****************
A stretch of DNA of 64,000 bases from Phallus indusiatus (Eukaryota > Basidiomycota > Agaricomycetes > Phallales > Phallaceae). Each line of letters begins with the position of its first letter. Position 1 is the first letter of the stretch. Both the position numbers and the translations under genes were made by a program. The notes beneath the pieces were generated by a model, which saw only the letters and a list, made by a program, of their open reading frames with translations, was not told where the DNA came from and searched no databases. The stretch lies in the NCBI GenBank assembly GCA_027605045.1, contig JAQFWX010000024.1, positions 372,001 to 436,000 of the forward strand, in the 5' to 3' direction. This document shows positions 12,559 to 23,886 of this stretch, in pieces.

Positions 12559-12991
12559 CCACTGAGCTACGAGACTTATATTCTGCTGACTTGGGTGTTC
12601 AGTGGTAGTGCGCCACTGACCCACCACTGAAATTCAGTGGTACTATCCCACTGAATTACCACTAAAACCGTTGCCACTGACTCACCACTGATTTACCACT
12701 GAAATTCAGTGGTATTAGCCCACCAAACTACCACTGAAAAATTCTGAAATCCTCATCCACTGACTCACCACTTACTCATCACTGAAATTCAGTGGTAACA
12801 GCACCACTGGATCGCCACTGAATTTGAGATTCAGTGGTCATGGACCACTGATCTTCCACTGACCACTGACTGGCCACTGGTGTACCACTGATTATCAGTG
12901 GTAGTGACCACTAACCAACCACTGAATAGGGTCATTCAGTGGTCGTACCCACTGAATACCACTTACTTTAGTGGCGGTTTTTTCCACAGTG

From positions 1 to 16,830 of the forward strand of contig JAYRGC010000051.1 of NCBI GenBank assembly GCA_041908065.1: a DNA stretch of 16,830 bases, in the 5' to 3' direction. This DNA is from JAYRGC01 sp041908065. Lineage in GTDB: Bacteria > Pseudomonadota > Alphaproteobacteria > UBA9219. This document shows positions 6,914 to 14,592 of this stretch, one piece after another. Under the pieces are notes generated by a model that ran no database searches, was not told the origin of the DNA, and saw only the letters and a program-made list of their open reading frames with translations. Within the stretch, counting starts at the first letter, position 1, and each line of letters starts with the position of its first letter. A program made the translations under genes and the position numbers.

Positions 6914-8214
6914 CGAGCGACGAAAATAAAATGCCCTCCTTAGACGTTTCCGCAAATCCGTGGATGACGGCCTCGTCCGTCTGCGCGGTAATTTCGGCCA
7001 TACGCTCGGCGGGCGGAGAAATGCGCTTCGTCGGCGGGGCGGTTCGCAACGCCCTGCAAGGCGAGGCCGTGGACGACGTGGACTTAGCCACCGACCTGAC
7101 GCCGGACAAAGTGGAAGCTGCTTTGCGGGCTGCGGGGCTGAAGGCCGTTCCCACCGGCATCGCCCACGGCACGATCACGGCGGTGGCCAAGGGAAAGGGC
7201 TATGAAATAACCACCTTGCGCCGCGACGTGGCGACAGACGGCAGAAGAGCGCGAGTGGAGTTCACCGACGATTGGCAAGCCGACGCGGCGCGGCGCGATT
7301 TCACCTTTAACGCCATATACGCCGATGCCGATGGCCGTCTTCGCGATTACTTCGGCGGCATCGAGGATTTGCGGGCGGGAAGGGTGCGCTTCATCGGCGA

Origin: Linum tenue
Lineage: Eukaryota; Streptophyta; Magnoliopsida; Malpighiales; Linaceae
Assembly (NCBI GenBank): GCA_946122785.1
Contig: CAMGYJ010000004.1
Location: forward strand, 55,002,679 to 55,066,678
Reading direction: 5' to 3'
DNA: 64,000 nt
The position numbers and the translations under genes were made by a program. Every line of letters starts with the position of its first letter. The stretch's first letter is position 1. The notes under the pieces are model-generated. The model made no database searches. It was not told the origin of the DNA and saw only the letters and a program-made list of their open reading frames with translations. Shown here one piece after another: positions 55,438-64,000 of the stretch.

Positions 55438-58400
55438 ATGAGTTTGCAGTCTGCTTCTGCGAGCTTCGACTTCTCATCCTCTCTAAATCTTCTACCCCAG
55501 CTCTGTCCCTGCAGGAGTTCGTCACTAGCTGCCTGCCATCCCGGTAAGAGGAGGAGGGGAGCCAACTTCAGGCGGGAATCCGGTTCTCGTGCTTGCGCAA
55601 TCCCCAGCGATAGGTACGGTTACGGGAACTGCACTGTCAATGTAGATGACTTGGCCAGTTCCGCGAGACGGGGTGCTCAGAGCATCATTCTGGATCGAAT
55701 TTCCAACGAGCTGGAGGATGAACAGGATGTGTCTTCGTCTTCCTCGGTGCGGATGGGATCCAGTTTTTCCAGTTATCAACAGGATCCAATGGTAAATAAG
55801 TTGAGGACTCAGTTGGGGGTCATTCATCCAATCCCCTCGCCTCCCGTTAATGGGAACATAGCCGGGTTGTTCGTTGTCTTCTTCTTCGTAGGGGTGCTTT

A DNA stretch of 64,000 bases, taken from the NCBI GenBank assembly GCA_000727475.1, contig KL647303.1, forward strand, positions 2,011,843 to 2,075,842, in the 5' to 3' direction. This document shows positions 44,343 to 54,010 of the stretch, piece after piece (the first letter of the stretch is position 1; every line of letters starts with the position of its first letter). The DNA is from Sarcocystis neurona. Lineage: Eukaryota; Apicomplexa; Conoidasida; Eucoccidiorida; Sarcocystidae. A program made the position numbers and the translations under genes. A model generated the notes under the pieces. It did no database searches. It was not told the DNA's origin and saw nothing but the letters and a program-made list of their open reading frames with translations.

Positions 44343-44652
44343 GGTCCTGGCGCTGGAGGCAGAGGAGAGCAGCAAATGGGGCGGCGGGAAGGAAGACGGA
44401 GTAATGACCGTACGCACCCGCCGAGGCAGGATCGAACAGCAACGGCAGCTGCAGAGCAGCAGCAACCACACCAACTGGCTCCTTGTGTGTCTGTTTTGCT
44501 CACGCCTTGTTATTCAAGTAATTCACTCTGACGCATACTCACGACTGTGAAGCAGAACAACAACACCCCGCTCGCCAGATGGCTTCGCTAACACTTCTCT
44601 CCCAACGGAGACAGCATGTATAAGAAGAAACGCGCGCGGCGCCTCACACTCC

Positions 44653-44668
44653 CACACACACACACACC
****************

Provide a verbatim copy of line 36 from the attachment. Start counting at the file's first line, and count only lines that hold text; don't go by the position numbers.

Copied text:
44653 CACACACACACACACC